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Hold on. Wait a minute Mr. Postman January 25, 2011

When I went to camp, my mommy sent me Cheez Ballz and Twizzlers. Now I live in South Korea and my mother sends me Pine Club salad dressing, Esther Price chocolates, and Twizzlers. I must be the camp counselor in charge of sophistication.

P.S. Mom, I sure would like some more Twizzlers. I’ll be sure not to share them with my students who, “just don’t know how to eat this.”


What to pack when you are moving to South Korea January 15, 2011

1) Home stuff

Little things to fight the inevitable homesickness you are bound to face. Make room for pictures of family, holiday decorations, your favorite cup, anything that makes your little slice of ROK feel like home.

2) Pants

Pack pants that fit you now and pants that are one size smaller than you currently wear. You are going to loose weight, but not so much that you’ll be able to fit into impossibly small Korean sizes.

3) Underwear and bras

If you’re anything like me, you are already packing your own biological stadium cushion. Unless you’re prepared to get your delicates from the ajumma section of E-Mart, then best stock up on your unmentionables state side.

4) A gift for the new boss and a yummy local treat for the staff

A nice gift makes a good first impression, which is important everywhere, but is year long contract defining in Korea. We brought our boss a gold ornament in the shape of the Wright B Flyer since we are from Dayton, Ohio. A nice, non-political local history gift. For the staff we brought a box of Esther Price chocolates, a Daytonian delicacy. You don’t have to spend a heap of cash. Something local and edible will do just fine.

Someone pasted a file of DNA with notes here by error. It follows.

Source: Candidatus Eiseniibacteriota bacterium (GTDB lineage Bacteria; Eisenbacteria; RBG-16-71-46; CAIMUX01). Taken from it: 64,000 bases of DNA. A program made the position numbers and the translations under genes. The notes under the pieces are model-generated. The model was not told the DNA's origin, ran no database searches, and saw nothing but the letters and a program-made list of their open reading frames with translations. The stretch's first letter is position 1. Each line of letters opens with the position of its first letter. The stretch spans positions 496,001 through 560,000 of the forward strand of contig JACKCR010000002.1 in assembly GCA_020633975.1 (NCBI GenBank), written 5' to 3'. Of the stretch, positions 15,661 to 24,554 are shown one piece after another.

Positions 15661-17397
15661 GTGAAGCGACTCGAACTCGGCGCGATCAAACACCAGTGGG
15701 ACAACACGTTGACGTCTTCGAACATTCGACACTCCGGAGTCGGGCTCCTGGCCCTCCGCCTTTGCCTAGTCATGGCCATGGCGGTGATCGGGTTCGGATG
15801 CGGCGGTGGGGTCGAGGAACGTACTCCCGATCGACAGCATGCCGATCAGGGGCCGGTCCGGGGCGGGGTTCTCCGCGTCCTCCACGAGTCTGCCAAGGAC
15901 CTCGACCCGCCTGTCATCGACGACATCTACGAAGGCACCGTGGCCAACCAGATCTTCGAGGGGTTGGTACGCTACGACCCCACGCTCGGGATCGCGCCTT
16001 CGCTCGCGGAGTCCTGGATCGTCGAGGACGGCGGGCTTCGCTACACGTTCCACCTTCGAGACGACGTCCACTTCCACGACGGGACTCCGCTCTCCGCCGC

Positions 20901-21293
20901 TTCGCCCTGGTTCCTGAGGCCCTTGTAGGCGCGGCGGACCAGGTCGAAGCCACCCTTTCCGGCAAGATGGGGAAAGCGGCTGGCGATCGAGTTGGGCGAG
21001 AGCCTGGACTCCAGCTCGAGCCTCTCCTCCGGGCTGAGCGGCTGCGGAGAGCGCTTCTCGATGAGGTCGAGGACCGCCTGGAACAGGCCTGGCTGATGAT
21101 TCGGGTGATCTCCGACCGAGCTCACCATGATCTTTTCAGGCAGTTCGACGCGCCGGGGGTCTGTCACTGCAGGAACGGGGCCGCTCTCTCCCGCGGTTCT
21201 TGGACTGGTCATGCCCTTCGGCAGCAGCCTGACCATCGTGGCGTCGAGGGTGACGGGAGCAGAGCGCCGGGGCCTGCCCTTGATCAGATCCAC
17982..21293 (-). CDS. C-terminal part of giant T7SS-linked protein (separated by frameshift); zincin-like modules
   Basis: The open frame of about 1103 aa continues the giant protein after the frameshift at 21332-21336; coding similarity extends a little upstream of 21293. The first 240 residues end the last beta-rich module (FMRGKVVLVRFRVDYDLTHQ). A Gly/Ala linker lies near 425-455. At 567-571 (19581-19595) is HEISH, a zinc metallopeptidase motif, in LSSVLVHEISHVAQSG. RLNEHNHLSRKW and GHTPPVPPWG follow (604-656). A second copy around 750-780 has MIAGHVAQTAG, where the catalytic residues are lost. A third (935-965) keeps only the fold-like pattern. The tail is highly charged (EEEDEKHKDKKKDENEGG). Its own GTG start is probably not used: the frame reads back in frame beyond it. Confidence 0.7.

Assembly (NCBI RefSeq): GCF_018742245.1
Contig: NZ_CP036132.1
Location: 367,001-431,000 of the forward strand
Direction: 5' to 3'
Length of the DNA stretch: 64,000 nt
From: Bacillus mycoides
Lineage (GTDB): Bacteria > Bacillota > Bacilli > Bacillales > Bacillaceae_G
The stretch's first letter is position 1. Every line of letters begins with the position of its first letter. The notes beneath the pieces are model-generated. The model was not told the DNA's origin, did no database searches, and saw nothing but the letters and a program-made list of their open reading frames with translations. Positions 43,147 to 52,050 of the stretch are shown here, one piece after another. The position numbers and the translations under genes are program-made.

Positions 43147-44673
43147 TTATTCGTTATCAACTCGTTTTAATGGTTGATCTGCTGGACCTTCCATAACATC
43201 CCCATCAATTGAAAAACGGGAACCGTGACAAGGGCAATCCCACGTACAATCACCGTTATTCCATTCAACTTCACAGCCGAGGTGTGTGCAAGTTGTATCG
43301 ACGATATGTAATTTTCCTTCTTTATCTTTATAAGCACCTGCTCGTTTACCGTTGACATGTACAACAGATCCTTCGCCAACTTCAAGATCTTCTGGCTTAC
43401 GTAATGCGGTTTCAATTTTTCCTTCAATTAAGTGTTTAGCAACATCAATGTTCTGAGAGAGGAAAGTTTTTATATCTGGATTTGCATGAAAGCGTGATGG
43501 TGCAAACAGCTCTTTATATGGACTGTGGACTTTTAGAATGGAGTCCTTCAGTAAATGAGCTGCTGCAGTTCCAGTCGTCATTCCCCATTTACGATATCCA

5) Two sets of sheets

Chances are you will have a washer in your Korean apartment, but no dryer. You can buy sheets here but they either won’t be what you’re used to or very expensive. They don’t take up much room in the brand new suitcase your mom bought for you. Toss in the extra set. When you aren’t sleeping on dry enough sheets, you’ll be glad you did.

6) Over the counter medications

Cold and headache remedies aren’t universal. I could sell NyQuil tablets for $20 a pop on the street in Ieteawon to red nosed, sleep deprived Americans. When you get sick, and your students will get you sick, you will crave nothing as much as a NyQuil endused unconscious state. If you need a little extra help dozing off at night or need to sleep off a headache the extra large bottle of Tylenol PM you brought will come in quite handy. Go over board here. If you end up with extra at the end of the year, you can always pass the extra along to your co-workers who weren’t smart enough to take my sage like advice.

7) Prizes

Bring some goodies for the kids. Some holiday or American flag themed pencils, stickers or erasers will do. The students are aware of the mass marketed American holidays but they are still exotic and new. Pencils topped with erasers in the shape of ghosts, hearts, or snowmen will be a big hit come flash card game time.

8.) Shoes, but only if you have big feet

If your walking on an average size 8 like I am, then don’t over pack shoes. You can buy them here. There’s a Converse store on every corner in Seoul and there’s even a Doc Martin’s store at the Coex Mall. The high heel selections are endless. However, if you are above a women’s size 9, pack shoes. You will be able to find shoes that fit if you look, but you’ll have to look and the selection won’t be stellar. Remember, your shoes should be easy to kick on and off. I highly recommend packing a pair of winter boots that zip up and go with everything.